Will STAT boost the Knicks?



Zwerling By Jared Zwerling

The Knicks took care of business on Tuesday night, but as coach Mike Woodson realizes, "In a long playoff series, it comes down to the adjustments."

In many ways, the series is just starting, as each team has won a game. Now, the Knicks could get a boost in Game 3 with the return of Amar'e Stoudemire.

How's that for an adjustment?

Even with the series tied at one game apiece, what's not going to change is this: the Pacers still have skilled size, featuring Roy Hibbert, David West and Tyler Hansbrough, and they're going to continue to exploit that. They did in Game 1.

For starters, Stoudemire's low-post scoring could help counter the Pacers' punch in the paint. He's looked quick and explosive with his moves recently in scrimmages, and he took contact well down low. That's key because during the regular season, Stoudemire would sometimes go to the foul line eight times a game, and he's a career 76.3 percent free throw shooter.

Stoudemire's presence in the low post would give the Knicks another option to generate ball movement, which is still a work in progress for the Knicks in the playoffs in half-court sets. If he draws some double-teams, even better. Let's not forget that Stoudemire is also effective in pick-and-rolls and spotting up from midrange.

Defensively, he can provide help-side protection, allowing Tyson Chandler and Kenyon Martin to help on pick-and-rolls.

Beyond his on-court abilities, Stoudemire brings important playoff intangibles: attitude and post-play emotional outbursts, matching Chandler and Martin in that regard. A big dunk from STAT will get his guys fired up.

Stoudemire can provide a few minutes of power off the bench in Game, and if he continues to progress from game to game, he will be a "big piece to the puzzle," as Woodson likes to say.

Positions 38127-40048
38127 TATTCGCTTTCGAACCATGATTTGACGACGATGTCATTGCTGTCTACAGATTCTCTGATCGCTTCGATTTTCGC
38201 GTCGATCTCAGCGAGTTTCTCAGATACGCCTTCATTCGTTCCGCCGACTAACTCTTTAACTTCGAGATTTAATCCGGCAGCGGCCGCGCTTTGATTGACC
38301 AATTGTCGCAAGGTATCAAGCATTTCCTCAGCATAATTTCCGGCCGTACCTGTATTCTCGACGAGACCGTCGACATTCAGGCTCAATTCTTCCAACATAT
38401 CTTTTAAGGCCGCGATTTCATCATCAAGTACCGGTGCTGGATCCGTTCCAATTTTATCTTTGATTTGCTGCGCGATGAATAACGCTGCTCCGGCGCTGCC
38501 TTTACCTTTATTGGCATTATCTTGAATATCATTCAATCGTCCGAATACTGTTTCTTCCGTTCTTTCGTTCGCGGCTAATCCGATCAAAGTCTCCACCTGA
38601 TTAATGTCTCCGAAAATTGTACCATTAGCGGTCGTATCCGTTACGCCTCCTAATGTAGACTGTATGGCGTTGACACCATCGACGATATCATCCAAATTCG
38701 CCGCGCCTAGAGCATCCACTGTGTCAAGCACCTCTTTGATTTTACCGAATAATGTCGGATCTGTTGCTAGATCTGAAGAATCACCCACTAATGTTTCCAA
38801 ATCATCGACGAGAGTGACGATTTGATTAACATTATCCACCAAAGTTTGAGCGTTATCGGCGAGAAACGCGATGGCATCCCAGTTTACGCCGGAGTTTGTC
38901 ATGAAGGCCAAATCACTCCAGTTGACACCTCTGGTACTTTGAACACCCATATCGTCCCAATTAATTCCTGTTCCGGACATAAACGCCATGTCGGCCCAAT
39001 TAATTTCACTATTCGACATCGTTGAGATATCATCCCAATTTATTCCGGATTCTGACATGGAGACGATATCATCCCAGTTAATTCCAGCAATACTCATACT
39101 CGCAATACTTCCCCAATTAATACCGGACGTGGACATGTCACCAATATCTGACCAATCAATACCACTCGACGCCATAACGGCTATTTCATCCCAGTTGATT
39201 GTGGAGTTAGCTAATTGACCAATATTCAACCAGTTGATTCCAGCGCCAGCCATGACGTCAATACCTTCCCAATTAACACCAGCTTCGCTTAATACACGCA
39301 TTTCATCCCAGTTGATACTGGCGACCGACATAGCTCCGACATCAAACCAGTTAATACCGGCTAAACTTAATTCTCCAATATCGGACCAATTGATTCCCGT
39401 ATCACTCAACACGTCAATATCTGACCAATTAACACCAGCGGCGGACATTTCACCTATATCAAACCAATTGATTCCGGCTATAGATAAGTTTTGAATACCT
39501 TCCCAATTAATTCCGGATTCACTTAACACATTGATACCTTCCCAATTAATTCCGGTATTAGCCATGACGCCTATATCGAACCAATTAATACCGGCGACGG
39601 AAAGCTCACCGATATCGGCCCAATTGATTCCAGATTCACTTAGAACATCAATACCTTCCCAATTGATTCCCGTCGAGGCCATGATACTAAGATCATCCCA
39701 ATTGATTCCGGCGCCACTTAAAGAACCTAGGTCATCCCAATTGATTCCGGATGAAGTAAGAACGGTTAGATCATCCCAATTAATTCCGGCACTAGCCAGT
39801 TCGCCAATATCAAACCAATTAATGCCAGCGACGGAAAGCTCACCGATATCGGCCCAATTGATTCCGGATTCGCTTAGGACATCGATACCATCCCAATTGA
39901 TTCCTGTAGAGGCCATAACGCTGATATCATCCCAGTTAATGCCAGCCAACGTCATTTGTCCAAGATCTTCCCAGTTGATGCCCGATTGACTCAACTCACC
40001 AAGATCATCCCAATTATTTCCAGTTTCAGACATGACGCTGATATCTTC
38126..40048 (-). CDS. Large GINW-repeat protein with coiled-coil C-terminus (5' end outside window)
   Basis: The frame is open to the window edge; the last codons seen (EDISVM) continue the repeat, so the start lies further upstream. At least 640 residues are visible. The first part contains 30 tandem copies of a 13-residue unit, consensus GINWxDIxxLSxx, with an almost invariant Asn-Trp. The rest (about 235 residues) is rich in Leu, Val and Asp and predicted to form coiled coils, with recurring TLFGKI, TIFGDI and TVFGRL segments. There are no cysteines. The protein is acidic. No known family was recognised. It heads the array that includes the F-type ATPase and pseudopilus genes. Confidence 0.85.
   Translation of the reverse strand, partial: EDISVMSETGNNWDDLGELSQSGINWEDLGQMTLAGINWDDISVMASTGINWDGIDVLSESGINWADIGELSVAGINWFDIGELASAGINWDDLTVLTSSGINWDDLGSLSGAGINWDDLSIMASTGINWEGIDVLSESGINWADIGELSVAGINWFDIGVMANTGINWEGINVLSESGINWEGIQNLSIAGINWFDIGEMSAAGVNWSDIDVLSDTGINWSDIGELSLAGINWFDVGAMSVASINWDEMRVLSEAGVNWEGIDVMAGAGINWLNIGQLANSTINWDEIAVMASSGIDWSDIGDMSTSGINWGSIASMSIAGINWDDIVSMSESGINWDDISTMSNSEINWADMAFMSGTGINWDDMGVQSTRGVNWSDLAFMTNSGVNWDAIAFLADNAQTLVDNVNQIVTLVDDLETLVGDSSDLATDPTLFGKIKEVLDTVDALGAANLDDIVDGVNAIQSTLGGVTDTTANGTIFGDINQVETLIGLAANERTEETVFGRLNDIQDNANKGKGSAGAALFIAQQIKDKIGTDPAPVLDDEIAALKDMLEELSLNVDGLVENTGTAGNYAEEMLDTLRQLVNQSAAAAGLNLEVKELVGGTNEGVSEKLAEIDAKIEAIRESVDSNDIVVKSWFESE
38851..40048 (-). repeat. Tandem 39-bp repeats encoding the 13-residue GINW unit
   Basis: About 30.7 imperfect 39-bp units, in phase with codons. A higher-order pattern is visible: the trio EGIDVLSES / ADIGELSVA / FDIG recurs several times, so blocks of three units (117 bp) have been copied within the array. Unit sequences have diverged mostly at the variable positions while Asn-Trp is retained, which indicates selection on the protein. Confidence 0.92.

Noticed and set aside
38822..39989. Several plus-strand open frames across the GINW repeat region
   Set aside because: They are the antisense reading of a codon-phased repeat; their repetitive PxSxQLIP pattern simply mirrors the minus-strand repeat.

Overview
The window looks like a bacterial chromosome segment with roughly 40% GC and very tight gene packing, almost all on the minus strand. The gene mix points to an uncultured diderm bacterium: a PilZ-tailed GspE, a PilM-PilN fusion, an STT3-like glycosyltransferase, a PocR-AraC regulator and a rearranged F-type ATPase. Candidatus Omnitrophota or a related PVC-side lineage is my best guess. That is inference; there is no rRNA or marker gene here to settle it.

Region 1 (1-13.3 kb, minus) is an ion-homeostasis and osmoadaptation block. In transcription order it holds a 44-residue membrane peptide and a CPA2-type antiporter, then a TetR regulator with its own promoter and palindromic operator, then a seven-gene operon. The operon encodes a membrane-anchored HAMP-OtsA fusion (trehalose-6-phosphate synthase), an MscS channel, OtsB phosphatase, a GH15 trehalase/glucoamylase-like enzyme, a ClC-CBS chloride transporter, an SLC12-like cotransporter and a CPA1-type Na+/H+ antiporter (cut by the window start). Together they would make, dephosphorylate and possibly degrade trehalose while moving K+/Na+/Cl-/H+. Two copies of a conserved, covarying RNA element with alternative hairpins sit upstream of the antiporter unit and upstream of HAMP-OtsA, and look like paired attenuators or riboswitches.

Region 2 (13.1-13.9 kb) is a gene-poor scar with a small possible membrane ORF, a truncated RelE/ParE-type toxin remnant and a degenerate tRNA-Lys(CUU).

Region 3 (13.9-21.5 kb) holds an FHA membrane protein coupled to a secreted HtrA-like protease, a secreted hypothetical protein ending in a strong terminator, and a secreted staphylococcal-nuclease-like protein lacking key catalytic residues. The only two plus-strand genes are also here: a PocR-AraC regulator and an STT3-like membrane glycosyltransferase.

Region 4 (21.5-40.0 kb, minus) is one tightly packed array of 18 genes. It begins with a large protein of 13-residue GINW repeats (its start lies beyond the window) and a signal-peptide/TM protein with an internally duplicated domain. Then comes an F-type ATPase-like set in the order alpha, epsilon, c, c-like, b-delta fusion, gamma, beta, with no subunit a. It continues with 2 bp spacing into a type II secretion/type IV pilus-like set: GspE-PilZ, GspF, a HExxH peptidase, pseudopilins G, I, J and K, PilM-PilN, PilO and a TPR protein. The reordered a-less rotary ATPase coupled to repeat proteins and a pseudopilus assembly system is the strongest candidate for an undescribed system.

Jared Zwerling covers the Knicks for ESPNNewYork.com


Begley By Ian Begley

This isn't about Amar'e Stoudemire and Carmelo Anthony struggling to play together.

It isn't about Stoudemire and Tyson Chandler stepping on each other's toes, and it has nothing to do with Amar'e taking away minutes from Kenyon Martin.

I think all of those issues are a bit overblown when we talk about Amar'e.

So, don't get me wrong here: I think Amar'e, ultimately, will help the Knicks in the postseason. I just don't see that happening in the Indiana series.

As Mike Woodson knows all too well, it's extremely difficult to stick a star player in your rotation without screwing up the chemistry that's been established without him. And Woodson isn't going to let Stoudemire disrupt the Knicks' chemistry.

He isn't going to play Stoudemire major minutes against the Pacers, which is why I don't see Amar'e making an impact in this series.

That, I think, is the right approach.

Remember, when Stoudemire returned to the floor earlier this season from left knee surgery, he wasn't himself initially.

In his first six games, he averaged nine points and three rebounds in 20 minutes and shot 43.5 percent from the field.

In his next 23 games, Stoudemire scored 15.5 points and grabbed 5.5 rebounds in 23 minutes per game. He hit 60 percent of his field goals.

So I think Stoudemire will need time to get his rhythm back. And I don't see him getting all the way back during the Pacers series.

The best-case scenario for the Knicks is that Stoudemire plays limited minutes against Indiana, gets his feet wet, and is prepared to make an impact in what they hope is a showdown with Miami in the Eastern Conference finals.

Ian Begley covers the Knicks for ESPNNewYork.com